Meet the expert: Hoko Horii
One year ago, Dr. Hoko Horii, finished her PhD at the Royal Netherlands Institute of Southeast Asian and Caribbean Studies (KITLV) and the Van Vollenhoven Institute, on Child Marriage practice in Indonesia. LeidenGlobal spoke with Horii on how she got there and what the future holds.
Hoko Horii first thought she would become a lawyer and started majoring in Law, in Japan. However, she soon realised she couldn’t get interested in the doctrinal study of Law and participated in a couple of development projects abroad. For one of those projects she went to Jakarta to work on environmental conservation. In Indonesia she developed a special interest in the country, where the legal system is very different from what she had seen so far. “In Japan Law is Law” she explains, “but in Indonesia it is accepted that there is not only the state Law, but there is also customary Law, which may be even more important in people’s lives”. To achieve legal goals, you need to know how to reach people; you need to understand the society for Law to make impact.
With these newly found interests, she started her doctoral research on child marriages in Indonesia. In western countries there is a general assumption that all child marriages are between old men and young girls. Before starting her research Horii had this idea as well. She was surprised to learn that this is usually not the case. Most child marriages are between minors who have chosen to get married themselves. This decision is often based upon an unplanned pregnancy. As premarital sex is not allowed in Indonesia’s customary law, marriage is the only solution to continue their lives in their community. Religious or customary Law are thus favoured over state and international Law. One of the most important conclusions Horii draws of her research is that more dialogue and incorporation of diversity is necessary in international Human Rights Law. For this doctoral research, she received prize money that she intends to use for a workshop in Bali on productive health education, to give something back to the community.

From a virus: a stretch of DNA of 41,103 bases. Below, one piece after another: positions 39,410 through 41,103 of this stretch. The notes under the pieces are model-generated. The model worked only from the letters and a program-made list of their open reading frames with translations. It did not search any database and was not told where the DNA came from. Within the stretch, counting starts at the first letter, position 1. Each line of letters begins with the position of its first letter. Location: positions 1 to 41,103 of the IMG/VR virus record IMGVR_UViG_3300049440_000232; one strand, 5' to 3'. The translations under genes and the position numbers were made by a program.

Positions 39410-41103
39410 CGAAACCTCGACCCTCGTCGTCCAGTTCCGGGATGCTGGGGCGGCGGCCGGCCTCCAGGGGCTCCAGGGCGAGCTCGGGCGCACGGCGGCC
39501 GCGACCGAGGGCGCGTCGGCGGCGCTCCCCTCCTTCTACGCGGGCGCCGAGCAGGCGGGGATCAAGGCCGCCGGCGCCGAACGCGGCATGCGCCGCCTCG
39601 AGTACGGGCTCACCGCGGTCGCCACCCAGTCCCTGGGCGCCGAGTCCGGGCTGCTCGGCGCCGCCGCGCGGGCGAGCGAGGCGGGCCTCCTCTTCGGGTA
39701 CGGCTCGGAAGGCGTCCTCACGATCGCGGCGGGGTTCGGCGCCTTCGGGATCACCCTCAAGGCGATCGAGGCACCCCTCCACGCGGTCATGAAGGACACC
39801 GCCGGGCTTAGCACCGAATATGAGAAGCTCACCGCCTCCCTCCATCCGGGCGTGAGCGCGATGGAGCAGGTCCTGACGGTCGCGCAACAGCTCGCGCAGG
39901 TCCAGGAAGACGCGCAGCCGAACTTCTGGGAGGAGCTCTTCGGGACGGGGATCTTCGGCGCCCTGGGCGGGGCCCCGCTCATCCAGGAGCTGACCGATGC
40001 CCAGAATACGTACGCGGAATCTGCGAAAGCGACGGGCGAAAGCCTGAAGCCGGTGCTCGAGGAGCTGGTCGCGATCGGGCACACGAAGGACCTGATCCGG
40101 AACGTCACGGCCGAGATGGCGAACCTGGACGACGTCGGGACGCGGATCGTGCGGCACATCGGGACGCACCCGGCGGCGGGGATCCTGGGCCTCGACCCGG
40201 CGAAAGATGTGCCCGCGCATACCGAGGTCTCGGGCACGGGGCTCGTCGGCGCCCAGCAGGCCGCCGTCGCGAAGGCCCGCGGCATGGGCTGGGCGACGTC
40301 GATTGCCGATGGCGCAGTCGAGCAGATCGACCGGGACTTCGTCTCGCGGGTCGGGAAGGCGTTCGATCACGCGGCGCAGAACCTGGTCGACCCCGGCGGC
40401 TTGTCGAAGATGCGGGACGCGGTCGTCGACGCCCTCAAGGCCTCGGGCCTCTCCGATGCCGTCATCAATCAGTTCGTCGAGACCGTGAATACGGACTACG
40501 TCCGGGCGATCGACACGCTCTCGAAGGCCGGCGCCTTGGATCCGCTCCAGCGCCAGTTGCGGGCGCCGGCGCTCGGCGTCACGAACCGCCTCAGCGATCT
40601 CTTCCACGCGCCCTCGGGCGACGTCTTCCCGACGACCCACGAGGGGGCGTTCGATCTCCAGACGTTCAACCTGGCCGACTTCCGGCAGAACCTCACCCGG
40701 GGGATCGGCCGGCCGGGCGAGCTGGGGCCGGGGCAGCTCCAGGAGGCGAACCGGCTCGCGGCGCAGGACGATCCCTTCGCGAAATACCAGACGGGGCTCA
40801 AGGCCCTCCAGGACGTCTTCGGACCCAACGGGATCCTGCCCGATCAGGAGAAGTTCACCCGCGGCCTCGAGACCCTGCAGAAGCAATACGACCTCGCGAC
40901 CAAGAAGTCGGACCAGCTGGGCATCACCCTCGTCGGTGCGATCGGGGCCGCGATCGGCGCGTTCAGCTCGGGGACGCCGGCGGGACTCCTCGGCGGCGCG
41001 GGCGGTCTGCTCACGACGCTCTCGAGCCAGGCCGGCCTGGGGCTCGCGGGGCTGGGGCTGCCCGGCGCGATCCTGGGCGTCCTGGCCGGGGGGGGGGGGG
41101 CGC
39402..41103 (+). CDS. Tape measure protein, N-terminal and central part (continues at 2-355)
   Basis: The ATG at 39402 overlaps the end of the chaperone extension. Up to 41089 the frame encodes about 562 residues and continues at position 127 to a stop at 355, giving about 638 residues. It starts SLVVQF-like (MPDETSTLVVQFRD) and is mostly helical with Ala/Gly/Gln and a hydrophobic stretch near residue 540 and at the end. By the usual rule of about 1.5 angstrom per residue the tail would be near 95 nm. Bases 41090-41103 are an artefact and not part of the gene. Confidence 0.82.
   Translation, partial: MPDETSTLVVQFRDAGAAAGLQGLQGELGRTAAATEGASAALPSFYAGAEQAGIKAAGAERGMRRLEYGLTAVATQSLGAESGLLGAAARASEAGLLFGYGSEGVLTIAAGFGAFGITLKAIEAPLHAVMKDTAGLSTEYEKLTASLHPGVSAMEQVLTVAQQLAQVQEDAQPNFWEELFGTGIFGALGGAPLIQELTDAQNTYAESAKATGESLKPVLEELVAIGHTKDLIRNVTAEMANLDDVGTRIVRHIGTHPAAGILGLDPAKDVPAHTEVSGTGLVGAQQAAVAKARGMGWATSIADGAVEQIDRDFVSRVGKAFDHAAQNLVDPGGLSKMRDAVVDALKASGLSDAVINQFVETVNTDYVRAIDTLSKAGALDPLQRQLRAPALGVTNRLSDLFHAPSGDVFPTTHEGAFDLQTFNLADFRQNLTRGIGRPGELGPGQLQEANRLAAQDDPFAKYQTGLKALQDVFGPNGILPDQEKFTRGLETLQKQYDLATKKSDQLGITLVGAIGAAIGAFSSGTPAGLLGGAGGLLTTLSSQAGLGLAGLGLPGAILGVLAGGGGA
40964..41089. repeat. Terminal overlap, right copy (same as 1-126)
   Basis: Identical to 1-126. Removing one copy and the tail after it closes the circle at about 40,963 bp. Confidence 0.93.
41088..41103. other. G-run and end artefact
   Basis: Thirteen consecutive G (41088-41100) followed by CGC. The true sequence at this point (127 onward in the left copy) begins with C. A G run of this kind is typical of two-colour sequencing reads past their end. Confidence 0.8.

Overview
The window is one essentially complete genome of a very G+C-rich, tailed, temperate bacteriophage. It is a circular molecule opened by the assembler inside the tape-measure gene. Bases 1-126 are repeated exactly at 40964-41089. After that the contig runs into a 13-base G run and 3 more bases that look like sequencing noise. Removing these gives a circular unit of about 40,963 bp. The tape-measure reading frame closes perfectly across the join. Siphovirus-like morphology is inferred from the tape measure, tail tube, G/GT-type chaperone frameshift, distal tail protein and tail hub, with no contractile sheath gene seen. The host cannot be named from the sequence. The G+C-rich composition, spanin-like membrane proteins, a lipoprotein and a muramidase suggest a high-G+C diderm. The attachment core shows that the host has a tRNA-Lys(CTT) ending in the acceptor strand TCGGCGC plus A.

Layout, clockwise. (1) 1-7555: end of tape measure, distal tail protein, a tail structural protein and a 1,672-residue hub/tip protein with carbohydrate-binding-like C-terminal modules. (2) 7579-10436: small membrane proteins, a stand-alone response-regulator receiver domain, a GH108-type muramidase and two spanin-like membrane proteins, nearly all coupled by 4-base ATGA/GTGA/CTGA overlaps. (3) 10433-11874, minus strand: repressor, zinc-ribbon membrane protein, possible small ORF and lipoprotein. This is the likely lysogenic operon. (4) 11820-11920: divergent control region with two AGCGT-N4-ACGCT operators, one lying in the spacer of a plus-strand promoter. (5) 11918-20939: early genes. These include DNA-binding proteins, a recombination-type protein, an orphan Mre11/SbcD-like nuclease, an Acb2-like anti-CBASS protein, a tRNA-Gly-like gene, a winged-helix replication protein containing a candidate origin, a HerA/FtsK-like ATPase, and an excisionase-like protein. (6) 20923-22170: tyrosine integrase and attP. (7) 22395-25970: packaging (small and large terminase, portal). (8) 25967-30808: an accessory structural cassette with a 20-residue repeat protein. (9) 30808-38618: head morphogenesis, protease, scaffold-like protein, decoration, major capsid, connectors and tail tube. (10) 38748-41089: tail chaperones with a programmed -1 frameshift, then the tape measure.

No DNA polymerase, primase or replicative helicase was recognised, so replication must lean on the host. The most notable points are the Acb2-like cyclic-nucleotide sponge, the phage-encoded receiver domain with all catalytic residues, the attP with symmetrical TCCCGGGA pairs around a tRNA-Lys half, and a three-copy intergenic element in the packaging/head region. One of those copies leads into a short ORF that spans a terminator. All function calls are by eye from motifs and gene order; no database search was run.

Horii is currently in Japan, working on her next research on the age of consent Law. As part of her research she is volunteering at a shelter for teenagers and working as a conversational partner for youngsters with mental and practical health problems: she enjoys helping others, regardless of her research intentions. Besides that, she is finishing a book about her dissertation, which she expects to publish later this year.
Interview by LeidenGlobal intern Nikki Schotman
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